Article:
It’s no secret to pretty much anyone who knows me that I’m a prepper.
If you take the time to do a quick search on Google for my name, you’ll discover this blog – who I am, and essentially, what I do at home. I’m very public about my prepping. So you’ll know that I take prepping seriously. You’ll know that I have an emergency stockpile. You’ll know I have a lot of items stashed away in my small flat that you’d probably love to get your hands on if an emergency does actually take place and you end up needing it.
And so, if you know me personally and you know where I live, chances are you will come knocking at my door in case an emergency does take place.
A lot of people over the years have commented on this blog saying they would never be public about being a prepper. They hate the idea of anyone they know knocking on their door asking for handouts if and when the time does come when the SHTF. They hate the idea of not blending in because if they stick out like a sore thumb as being a prepper – as being someone who can manage perfectly fine in a situation where resources are low because of what they have at home and because of the skills they’ve acquired – the disadvantage then comes in other people trying to take advantage of the situation for their personal benefit.
This makes perfect sense. To people who live this way, hidden in plain sight and blending in perfectly with the mainstream – not telling anyone at all that they’re a prepper besides the few who are part of their ultimate SHTF plan – good on you. You don’t need me to tell you to keep doing what you’re doing, but I wholeheartedly believe in your point.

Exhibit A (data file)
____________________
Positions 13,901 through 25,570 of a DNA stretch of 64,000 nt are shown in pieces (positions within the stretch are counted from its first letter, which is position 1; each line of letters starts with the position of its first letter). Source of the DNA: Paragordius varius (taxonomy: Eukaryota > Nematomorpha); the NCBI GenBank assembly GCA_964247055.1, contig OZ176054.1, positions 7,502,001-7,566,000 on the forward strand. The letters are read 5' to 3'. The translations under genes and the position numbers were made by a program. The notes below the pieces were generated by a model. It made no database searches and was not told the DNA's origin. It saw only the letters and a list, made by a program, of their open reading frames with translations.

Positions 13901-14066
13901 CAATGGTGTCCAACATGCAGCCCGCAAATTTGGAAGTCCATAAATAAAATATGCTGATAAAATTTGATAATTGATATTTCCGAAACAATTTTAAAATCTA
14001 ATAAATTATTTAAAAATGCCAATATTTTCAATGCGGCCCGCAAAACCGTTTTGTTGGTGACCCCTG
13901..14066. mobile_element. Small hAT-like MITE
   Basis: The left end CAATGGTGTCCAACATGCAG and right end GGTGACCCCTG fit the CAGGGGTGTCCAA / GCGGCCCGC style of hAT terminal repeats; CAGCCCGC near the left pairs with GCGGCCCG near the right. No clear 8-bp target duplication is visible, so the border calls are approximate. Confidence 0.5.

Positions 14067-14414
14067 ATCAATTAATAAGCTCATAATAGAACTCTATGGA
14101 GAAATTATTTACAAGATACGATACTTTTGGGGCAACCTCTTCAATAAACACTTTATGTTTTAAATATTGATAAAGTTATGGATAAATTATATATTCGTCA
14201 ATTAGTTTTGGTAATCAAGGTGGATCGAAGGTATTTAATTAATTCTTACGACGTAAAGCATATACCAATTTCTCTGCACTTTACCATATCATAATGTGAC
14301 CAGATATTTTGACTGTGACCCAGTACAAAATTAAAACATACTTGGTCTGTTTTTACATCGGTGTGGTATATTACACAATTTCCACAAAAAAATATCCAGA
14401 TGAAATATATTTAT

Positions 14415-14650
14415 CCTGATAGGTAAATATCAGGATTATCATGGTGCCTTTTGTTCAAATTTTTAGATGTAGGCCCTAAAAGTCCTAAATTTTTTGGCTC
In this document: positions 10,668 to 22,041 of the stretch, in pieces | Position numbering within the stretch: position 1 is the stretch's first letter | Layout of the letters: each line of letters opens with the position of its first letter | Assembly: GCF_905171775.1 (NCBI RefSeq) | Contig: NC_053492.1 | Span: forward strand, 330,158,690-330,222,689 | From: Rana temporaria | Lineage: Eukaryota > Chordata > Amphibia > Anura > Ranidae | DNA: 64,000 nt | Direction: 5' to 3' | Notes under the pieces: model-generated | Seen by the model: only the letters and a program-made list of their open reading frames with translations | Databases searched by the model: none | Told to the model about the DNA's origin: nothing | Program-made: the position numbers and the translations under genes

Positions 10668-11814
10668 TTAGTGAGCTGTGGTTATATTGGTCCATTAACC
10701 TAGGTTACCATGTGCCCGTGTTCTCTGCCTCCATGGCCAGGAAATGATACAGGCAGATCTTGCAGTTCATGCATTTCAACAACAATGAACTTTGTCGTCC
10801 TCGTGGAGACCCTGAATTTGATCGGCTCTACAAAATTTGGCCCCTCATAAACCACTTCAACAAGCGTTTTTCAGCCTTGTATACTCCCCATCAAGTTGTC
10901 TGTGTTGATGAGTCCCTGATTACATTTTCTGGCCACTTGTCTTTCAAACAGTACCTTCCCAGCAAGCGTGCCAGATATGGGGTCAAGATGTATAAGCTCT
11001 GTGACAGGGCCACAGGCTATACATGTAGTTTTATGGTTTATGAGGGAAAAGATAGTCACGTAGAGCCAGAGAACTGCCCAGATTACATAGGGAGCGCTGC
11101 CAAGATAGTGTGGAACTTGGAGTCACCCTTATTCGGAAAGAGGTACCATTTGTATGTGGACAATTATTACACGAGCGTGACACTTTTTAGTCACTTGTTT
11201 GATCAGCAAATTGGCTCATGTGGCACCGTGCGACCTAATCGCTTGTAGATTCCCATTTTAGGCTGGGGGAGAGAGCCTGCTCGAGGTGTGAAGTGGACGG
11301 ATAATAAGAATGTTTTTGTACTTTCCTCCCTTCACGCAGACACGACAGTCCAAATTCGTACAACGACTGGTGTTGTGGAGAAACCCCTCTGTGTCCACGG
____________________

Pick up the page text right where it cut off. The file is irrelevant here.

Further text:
So why am I public about my own prepping then? Why am I completely un-phased by the potential for friends, family, and acquaintances to come-a-knockin’ at my door when times are rough? Why do I take the huge risk making it so obvious that I’m a prepper online and why do I seem to act like it won’t come back and bite me when I need my own resources the most?
There’s a few reasons for that.
The main reason I have for sharing my beliefs in the value of prepping online:
I think some people should be doing it.
Who? Those who aren’t in as sensitive a position as others. Which leads me to my second point:
I am not in as sensitive a position as others.
Let’s look at these two points individually and see if you still think I’m crazy for being so public after I’m done.
Why I think it’s important that some people are public about being preppers
I’m going to list off a variety of reasons here and if you’re not happy with a number of them, hopefully you’ll see value in at least a few of the others. Here we go –
1. Public preppers help disseminate information valuable to preppers.
It’s not the hardest thing in the world to find information related to prepping, especially when so many different skills are valuable to a prepper. But if you’ve got sources like a prepper blog or news site or any other kind of website that hones in on prepper topics, it’s a lot easier to subscribe to that source and reap as much knowledge as you can from it than it is to look here and there and everywhere for your knowledge. Without preppers who are public, it’s harder to get information pertinent to prepping.
2. Public preppers help normalize prepping. Which means more preppers.
I don’t care if you think this is important to you personally – obviously if everyone’s a sheeple it makes no difference to you if your preps are good enough, but you likely can at least agree with me that the world would be a better place if there were more preppers in it. A more economically stable place, a place where bad situations would be a lot less bad for everyone involved if they were to take place. A place where you wouldn’t have to worry at all really about the people you care about who currently “just don’t get prepping,” because if they did get prepping and actually bothered to do some themselves they’d probably be just fine in an emergency. Things would be better all ’round, I think. If you don’t agree with me, that’s cool, but maybe you’ll be more convinced about why more preppers is a good thing by my next two points.